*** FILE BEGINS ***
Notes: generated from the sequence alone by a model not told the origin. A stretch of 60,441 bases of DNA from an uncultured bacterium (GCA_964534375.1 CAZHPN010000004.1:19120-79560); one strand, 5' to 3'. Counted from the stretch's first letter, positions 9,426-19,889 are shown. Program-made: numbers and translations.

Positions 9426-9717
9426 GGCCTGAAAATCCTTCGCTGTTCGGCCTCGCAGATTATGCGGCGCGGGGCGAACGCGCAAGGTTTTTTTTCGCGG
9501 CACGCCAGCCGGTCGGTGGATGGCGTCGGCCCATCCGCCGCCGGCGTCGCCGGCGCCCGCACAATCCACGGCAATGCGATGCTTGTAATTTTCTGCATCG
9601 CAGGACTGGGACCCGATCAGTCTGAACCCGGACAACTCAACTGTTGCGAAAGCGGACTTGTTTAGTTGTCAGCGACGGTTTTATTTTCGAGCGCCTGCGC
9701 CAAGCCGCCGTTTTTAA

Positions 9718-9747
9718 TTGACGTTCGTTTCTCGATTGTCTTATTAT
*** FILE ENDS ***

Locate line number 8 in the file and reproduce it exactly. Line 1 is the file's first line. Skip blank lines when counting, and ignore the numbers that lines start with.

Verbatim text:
9718 TTGACGTTCGTTTCTCGATTGTCTTATTAT